The DC resolution is of a piece with that strategy. Initially introduced by Rep. Andrew Clyde (R-GA) in the House, it’s meant to once again suggest that Democrat-run cities, including DC, are unsafe. “The D.C. Council’s radical rewrite of the criminal code threatens the well-being of both Washingtonians and visitors — making our nation’s capital city a safe haven for violent criminals,” Clyde said in a statement.

Democrats are sensitive to this line of attack, especially as another competitive election looms in 2024. Biden and other Democrats’ support of the resolution seems designed to reaffirm their own “tough” stances on crime. Democrats have also ramped up their focus on the issue in the wake of specific instances of violence affecting their caucus, like a recent attack on Minnesota Rep. Angie Craig in her DC apartment building.

The use of fearmongering and political grandstanding as part of this discussion, however, masks the reality that DC’s changes to its crime code are focused on modernizing laws that have been outdated for some time.

As Slate’s Mark Joseph Stern explains, the bill includes changes to sentencing for different crimes like carjacking, but it does so to bring those sentences in line with what judges are already issuing. The existing criminal code lists an armed carjacking sentence at 40 years, for example, but the most severe penalty that’s currently doled out is roughly 15 years. The updated criminal code would also more clearly categorize offenses like robbery into different buckets so that a crime like pickpocketing would be treated differently than a crime like armed robbery, Stern explains.

And as Amy Fettig, the executive director of The Sentencing Project, told PBS, many of the updated sentences are still harsher than those of other Republican-led states including Georgia and Tennessee.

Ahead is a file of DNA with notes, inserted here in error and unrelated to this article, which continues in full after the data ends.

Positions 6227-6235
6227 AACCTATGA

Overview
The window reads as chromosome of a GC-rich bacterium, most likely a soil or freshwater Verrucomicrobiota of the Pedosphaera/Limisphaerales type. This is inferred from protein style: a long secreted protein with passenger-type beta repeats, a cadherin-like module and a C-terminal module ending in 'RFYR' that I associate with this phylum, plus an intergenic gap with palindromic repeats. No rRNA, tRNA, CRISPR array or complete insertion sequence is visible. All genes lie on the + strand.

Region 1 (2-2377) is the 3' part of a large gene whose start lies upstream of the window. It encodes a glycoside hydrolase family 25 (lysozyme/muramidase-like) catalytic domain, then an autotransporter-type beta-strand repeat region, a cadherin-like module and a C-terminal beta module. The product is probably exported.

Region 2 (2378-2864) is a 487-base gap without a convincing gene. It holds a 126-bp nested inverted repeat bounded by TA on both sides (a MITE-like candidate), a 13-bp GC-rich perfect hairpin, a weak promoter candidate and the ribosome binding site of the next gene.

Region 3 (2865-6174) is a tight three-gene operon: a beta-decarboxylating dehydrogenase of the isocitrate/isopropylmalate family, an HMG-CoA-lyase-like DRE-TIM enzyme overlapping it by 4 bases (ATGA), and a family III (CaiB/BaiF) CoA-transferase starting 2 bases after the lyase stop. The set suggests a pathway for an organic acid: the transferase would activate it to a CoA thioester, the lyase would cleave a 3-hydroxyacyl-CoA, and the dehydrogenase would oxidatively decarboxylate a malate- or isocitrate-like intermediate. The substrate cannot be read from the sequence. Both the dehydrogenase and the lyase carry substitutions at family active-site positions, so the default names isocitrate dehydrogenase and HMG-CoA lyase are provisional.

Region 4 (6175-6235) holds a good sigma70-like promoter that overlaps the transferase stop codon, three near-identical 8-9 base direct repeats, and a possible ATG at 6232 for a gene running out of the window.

The changes, which were developed over six years, were approved by the City Council over the objections of Mayor Muriel Bowser, who has historically been more moderate on the issue. Now, since the law has been withdrawn, City Council Chair Phil Mendelson says officials will revisit the measure and consider the feedback lawmakers have expressed.

This debacle put new attention on DC statehood

Beyond blocking the implementation of the new criminal justice reforms, this whole debacle has also reignited the focus on DC statehood, which scored its most significant wins in 2020 and 2021, when the House passed bills supporting it.

“The only thing Congress is voting on is to overturn the local decision-making of 700,000 people,” says Bo Shuff, the executive director of DC Vote, of this week’s resolution.

Previously, the Biden administration had said it opposed congressional efforts to meddle in DC policy. The apparent change in stance took many House Democrats — 173 of whom voted against the resolution — by surprise.

Historically, there have been other times when Congress intervened in the city’s proposals including by barring the district from covering abortions for Medicaid recipients and preventing it from setting up a tax and regulation system for selling recreational marijuana. Previously, as Jerusalem Demsas reported for Vox, DC’s lack of statehood meant it received less funding in the CARES Act because it was considered a territory and not a state. The city’s population of more than 700,000 people is also larger in size than multiple states, including Wyoming and Vermont.

To become a state, DC would need both the House and the Senate to pass a bill in favor of it. That’s unlikely to happen in the near term since Republicans currently hold the House and do not support such measures, especially because it would give Democrats more votes in Congress. Additionally, this measure would have to clear a 60-vote filibuster threshold in the Senate, which would require Republican support. As Vox’s Ian Millhiser explains, it’s also likely that opponents to DC statehood would mount a legal challenge to the effort.

The last time that Congress approved a new state was in 1959, when lawmakers voted to do so with Hawaii. Statehood activists note that the disagreement over the criminal code has offered a clear argument for why DC should also be a state and have more control over its own policies.

“For the statehood movement, this is a really clear example of just the egregiousness that Congress and people from all over the country can decide for the people of DC,” says Shuff.